Even Tesla’s grid-scale Li-ion offering, the Powerpack, looks competitive with the most cost-effective battery technologies out there.
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Renewable producers target short-term storage

Independent power producers and energy storage: IPPs are likely to focus on short-term energy storage in markets like California, SunEdison says. Photo: A SunEdison Outdoor Microstation

Independent power producers and energy storage: IPPs are likely to focus on short-term energy storage in markets like California, SunEdison says. Photo: A SunEdison Outdoor Microstation.

By Jason Deign

Independent power producers (IPP) considering the booming California energy storage market will most likely target short-term, power-based applications, Energy Storage Report has learned.

“IPPs will focus on power applications just because of the design of the [storage] target,” said SunEdison’s director of Grid Energy Storage, Faisal El Azzouzi, ahead of his appearance at Energy Storage USA 2015.

SunEdison is evaluating energy storage technologies and applications with a view to possible deployment in California, where a 1.3GW mandate through Assembly Bill 2514 (AB2514) is creating interest in new projects.

However, said El Azzouzi, the structure of the Californian market drives IPPs to focus on short-term storage applications and leave longer-duration tasks, such as energy shifting, to the utilities.
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US energy storage gets serious this summer

Energy Storage USA 2015 will come at a critical time when energy storage deployments are beginning to gather momentum. Photo credit: San Diego Gas & Electric

Energy Storage USA 2015 will come at a critical time when energy storage deployments are beginning to gather momentum. Photo credit: San Diego Gas & Electric

The commercial value of grid-scale energy storage looks set to undergo its strongest test to date in the USA this summer.

California’s grid is expected to strain as the impact of midday solar power production and afternoon air conditioning rises to highest-ever levels, with only energy storage promising to curtail the system operator’s infamous ‘duck curve’ in net load.

Meanwhile New York State is rushing to deploy energy storage before the shutdown of the last nuclear reactor at the Indian Point Energy Center at the end of this year. It too will be looking to use energy storage to cope with air-con loads over the summer.

Against this backdrop, utilities will be gathering at Energy Storage USA 2015 in San Diego to review progress on early pilots in California and elsewhere.
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Grid-scale storage: steady growth, not boom and bust

There is a growing market for grid-scale energy storage projects, such as the 200MW of Alevo battery technology that will soon be used for US grid frequency regulation.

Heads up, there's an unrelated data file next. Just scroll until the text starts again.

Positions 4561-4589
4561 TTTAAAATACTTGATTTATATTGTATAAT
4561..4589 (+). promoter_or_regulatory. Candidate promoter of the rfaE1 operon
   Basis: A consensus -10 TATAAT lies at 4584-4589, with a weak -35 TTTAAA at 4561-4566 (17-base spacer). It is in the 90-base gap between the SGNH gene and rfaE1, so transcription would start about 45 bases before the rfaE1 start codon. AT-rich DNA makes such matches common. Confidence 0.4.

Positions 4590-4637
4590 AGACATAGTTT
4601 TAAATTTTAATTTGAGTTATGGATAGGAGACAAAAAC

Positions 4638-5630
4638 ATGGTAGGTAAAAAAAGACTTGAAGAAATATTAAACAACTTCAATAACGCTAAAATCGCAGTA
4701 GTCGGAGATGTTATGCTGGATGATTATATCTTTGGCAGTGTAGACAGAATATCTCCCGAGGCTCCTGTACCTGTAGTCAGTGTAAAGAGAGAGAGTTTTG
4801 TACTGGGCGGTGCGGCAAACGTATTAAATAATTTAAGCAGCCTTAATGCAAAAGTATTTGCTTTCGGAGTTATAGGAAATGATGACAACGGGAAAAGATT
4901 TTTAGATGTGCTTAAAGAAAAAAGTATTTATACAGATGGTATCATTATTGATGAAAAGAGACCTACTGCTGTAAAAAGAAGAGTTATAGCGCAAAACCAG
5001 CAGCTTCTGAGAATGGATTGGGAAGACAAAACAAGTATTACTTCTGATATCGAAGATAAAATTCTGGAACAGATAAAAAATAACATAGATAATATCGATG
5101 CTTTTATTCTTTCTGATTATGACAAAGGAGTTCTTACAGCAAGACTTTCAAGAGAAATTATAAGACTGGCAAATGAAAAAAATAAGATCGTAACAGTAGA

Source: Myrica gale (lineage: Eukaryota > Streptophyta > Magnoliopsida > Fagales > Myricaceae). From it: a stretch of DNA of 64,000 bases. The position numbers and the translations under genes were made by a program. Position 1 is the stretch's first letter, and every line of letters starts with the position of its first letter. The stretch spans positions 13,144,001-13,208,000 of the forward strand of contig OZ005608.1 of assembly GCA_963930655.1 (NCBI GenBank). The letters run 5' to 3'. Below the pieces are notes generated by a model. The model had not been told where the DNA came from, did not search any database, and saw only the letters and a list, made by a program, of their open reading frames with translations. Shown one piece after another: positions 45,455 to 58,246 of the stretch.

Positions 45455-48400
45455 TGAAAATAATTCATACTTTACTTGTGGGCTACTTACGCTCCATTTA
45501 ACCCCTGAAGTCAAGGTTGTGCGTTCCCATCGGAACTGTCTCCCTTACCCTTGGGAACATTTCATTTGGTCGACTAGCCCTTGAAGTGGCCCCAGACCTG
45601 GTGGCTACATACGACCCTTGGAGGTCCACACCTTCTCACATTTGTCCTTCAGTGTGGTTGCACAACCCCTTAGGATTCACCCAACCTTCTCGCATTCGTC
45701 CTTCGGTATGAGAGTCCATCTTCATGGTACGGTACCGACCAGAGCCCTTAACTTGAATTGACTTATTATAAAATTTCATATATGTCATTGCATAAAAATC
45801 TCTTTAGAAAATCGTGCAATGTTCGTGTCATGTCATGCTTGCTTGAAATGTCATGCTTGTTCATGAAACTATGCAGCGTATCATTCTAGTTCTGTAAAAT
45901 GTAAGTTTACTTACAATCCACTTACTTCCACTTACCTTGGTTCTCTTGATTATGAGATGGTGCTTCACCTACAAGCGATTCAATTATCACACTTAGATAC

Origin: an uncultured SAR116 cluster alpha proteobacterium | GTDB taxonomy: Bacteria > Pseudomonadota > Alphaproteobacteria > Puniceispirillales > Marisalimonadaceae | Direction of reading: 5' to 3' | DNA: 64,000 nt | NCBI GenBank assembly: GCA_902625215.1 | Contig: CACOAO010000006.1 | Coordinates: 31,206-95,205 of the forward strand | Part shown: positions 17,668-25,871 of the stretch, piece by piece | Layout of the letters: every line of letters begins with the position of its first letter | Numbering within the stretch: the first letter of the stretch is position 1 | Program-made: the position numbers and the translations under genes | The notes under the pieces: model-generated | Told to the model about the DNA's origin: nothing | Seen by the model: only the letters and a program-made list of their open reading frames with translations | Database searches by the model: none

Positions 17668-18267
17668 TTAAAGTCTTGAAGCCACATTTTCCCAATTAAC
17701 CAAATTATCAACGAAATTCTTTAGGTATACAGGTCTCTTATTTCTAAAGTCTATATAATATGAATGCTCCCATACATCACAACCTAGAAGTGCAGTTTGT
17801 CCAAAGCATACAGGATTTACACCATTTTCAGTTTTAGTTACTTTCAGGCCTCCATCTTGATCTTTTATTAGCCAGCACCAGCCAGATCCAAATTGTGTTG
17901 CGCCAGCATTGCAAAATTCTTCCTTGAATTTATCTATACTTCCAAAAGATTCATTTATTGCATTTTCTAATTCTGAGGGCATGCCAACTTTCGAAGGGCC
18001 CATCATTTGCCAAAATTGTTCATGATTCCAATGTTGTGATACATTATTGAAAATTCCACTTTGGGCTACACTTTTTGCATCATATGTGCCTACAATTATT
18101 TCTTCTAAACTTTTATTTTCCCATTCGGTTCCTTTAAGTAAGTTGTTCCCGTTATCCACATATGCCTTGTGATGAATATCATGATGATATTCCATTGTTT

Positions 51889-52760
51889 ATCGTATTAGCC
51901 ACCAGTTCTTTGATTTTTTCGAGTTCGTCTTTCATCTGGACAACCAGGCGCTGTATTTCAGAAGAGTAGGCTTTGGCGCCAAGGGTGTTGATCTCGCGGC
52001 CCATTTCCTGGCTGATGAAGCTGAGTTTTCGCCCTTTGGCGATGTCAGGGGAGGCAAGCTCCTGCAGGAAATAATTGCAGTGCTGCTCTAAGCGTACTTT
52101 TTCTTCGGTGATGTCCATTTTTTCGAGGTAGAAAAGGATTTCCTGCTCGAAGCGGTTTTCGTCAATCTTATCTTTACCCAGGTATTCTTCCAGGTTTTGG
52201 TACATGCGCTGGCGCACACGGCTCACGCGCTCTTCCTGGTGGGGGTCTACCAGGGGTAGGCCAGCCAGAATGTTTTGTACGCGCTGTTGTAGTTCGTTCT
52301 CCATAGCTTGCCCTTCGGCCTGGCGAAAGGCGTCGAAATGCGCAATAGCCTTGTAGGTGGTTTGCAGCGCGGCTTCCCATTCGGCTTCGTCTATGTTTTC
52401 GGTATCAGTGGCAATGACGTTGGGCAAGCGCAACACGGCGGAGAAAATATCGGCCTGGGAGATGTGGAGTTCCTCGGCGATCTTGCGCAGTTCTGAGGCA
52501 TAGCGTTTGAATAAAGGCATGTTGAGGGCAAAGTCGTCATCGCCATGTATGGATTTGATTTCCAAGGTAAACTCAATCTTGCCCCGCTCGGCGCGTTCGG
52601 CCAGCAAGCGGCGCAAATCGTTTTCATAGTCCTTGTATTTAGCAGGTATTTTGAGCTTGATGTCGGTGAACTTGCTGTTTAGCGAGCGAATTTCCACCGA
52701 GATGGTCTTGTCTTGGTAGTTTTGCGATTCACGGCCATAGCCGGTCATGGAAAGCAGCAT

In a growing market for grid-scale energy storage projects, 200MW of Alevo battery technology will soon be used for US grid frequency regulation. Photo credit: Alevo Group

Fears over energy storage hype resulting in a boom-and-bust cycle appear unfounded on the basis of grid-scale deployments so far, a top analyst has confirmed.

Bloomberg New Energy Finance associate Logan Goldie-Scot, who will be speaking at the Energy Storage World Forum next month, told Energy Storage Report: “We see continued steady progress instead of a huge leap in 2015.

“We certainly think the market is growing. But I don’t think we’re at a point where we’re going to see a huge leap in capacity on the ground, just because we already have visibility of much of 2015.”

The prediction is a welcome one for a sector that has long been considered prone to hype, with reports frequently citing an upcoming boom. And in fact, said Goldie-Scot: “There has been quite a lot of progress since last year.

“Especially in North America, we’re now seeing projects getting commissioned and working their way through the development process.”
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Could microgrids save lives on remote islands?

Island energy storage: could islanded microgrid systems have helped in the Vanuatu cyclone Pam disaster?

Island energy storage: could islanded microgrid systems have helped in the Vanuatu cyclone Pam disaster? Photo credit: UNICEF Pacific

Upcoming debate on energy storage in microgrids was given a sense of urgency over the weekend as Cyclone Pam tore across Vanuatu in the Pacific.

As the devastated island nation issued a plea for international help, one of the questions facing the government and aid workers was how to restore power… and whether current fossil-fuelled generation sources should be replaced by renewable energy.

Like many island nations, Vanuatu has traditionally got most of its power from imported fossil fuels.

In 2010, for example, the nation’s main utility, the GDF Suez subsidiary Union Electrique du Vanuatu Limited (UNELCO), generated 68.7GWh of power using 14.3 megalitres of imported diesel along with 251 kilolitres of biofuel from coconut oil.

This reliance on imported fuel was already creating problems for the country before this weekend’s catastrophe. “The Government has been concerned for a number of years over the high cost of electricity,” noted the International Renewable Energy Agency.